The underlying science concept that students must understand before learning how to balance equations, is the Law of Conservation of Matter. Discuss with students several examples of how matter is neither created nor destroyed, no matter which chemical processes it undergoes.
More practically, students must be familiar with the concept of a least common multiple (LCM) before they will be able to effectively balance equations. Make sure that students can find the LCM of several simple numbers, such as 3 and 5, or 2 and 6.
Making It Concrete With Discovery Learning
Instead of teaching students the concept of chemical equations directly, let them figure it out themselves.
- Divide the class into groups, and give each group a chemical equation to work with.
- Have them represent the chemical equation by tearing up colored pieces of paper to make the elements that compose the equation. For example, they might use blue scraps to represent oxygen and pink scraps to represent hydrogen.
- After they finish, have each group discuss how their visual representation seems to contradict the Law of the Conservation of Matter.
- Then encourage them to figure out how to incorporate matter conservation into their visual representation, leading them to understanding the need to balance equations.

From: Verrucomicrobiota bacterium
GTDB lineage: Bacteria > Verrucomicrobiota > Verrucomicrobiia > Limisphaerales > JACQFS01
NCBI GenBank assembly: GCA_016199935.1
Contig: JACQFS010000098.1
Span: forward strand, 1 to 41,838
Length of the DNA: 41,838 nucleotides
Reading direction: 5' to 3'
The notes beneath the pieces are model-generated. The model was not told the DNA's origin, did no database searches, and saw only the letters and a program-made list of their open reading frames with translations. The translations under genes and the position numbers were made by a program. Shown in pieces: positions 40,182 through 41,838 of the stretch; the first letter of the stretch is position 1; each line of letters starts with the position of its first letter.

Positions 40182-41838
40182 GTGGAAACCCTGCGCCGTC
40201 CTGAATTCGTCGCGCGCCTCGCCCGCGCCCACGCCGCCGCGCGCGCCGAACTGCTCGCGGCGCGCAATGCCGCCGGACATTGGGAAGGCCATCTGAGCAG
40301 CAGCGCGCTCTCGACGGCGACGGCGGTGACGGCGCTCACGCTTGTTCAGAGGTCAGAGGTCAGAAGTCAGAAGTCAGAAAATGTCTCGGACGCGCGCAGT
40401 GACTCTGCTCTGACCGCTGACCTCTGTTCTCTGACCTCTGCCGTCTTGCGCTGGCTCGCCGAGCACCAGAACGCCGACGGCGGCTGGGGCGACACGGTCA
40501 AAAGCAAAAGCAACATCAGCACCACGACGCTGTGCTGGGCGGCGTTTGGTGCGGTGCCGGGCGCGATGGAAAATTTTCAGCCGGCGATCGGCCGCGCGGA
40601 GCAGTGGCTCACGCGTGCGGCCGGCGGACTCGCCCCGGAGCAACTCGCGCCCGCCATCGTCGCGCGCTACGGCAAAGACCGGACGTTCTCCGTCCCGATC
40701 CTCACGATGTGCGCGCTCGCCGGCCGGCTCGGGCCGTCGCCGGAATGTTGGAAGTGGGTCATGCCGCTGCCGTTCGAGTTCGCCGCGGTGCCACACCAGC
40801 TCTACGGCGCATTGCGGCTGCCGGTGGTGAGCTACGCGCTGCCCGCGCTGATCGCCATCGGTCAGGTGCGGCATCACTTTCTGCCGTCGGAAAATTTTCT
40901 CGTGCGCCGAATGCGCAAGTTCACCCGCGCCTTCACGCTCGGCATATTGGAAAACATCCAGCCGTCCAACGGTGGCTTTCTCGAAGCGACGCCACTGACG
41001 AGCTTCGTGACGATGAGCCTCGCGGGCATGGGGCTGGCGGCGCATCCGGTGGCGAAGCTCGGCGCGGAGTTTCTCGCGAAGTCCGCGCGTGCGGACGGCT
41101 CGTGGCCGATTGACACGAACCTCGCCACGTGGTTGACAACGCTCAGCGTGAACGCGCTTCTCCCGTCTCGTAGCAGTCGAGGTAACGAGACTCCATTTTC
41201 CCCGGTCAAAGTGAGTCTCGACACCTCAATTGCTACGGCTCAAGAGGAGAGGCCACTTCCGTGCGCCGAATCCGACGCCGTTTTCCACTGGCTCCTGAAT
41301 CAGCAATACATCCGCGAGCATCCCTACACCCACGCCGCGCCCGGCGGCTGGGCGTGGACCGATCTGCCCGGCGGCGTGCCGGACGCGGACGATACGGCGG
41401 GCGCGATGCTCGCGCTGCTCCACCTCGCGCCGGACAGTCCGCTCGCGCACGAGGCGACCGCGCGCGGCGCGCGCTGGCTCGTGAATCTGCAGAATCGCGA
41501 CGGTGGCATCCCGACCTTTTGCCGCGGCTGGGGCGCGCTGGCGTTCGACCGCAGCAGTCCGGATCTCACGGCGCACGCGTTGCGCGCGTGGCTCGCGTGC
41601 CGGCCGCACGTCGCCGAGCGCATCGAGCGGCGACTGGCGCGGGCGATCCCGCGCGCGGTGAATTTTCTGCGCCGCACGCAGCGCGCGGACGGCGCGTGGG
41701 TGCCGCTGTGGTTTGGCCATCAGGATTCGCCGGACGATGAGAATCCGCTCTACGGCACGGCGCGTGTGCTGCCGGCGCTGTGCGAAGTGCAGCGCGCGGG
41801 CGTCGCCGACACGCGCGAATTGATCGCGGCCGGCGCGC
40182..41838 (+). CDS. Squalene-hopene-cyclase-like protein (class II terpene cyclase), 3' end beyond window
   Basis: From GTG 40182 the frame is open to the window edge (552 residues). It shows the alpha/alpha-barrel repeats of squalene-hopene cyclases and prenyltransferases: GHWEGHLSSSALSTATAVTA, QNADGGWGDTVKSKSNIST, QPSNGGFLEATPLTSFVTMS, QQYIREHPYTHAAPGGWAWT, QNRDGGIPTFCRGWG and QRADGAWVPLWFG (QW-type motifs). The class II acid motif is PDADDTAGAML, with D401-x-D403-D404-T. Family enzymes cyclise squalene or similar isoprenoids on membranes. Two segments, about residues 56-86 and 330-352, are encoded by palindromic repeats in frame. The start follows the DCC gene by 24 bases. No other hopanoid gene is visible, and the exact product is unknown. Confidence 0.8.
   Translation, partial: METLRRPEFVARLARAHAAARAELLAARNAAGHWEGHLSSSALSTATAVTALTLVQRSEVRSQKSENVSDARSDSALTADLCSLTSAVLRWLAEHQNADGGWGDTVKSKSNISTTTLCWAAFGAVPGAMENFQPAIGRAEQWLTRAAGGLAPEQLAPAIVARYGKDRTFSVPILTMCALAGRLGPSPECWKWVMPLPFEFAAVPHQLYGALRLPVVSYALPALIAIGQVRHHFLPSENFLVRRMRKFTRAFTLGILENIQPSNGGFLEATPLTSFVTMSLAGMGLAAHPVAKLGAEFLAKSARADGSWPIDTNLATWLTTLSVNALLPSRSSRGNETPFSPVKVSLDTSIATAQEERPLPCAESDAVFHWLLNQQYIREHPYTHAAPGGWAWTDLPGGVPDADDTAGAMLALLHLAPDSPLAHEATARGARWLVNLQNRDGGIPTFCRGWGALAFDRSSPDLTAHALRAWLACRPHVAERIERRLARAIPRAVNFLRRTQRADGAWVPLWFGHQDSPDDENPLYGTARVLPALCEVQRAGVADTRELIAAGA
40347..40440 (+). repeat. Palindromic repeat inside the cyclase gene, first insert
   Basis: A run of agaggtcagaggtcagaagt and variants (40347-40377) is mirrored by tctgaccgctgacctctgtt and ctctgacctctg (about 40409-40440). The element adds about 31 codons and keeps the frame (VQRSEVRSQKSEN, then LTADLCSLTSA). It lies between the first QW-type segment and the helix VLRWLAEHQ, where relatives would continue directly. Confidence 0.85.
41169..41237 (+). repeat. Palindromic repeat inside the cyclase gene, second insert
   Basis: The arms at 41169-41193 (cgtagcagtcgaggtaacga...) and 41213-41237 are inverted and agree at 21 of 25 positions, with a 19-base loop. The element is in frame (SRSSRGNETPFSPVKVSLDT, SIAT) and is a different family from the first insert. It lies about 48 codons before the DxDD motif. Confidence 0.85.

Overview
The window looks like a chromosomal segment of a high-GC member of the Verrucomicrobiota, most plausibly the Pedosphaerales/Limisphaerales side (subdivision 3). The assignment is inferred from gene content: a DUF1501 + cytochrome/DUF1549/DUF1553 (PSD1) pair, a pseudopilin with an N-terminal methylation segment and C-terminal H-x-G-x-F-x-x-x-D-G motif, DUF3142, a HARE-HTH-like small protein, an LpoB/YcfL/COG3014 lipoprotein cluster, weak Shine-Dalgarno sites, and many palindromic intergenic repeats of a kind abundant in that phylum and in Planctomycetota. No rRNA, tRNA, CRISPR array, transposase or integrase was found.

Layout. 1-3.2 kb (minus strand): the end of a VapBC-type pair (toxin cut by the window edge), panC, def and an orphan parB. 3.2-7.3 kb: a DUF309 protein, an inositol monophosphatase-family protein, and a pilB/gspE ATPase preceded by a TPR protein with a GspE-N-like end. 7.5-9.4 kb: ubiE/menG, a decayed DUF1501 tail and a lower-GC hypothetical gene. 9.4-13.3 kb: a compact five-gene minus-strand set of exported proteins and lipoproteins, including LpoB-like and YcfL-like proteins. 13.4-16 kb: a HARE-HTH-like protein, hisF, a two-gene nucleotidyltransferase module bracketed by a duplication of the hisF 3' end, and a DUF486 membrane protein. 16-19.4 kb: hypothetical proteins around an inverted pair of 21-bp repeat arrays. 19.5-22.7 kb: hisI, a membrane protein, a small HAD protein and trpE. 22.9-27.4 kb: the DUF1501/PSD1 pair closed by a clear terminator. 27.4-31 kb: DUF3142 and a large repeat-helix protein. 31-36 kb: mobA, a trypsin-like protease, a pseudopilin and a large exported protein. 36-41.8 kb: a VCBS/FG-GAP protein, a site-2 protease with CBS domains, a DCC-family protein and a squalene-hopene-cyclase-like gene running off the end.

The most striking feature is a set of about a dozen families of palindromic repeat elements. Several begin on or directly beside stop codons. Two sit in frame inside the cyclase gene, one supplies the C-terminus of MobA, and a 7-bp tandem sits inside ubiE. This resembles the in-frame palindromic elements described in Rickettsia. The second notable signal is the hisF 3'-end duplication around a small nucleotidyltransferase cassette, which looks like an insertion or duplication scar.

- They will need to create additional scraps of material in order to create a representation that takes matter conservation into account.
Translating it to Equations
Once students have understood the concept of balancing chemical equations on their own, they will be more easily able to balance equations. Give each group of students another equation, and have the group figure out how to balance it without using the manipulatives from the previous section. You may want to suggest that they use charts to keep track of elements. Instructions on using these charts are included in the linked article on balancing equations activities.
These balancing equations lesson plans will help you teach this difficult concept in an engaging way. Make sure that each student in your groups understand this concept before moving on.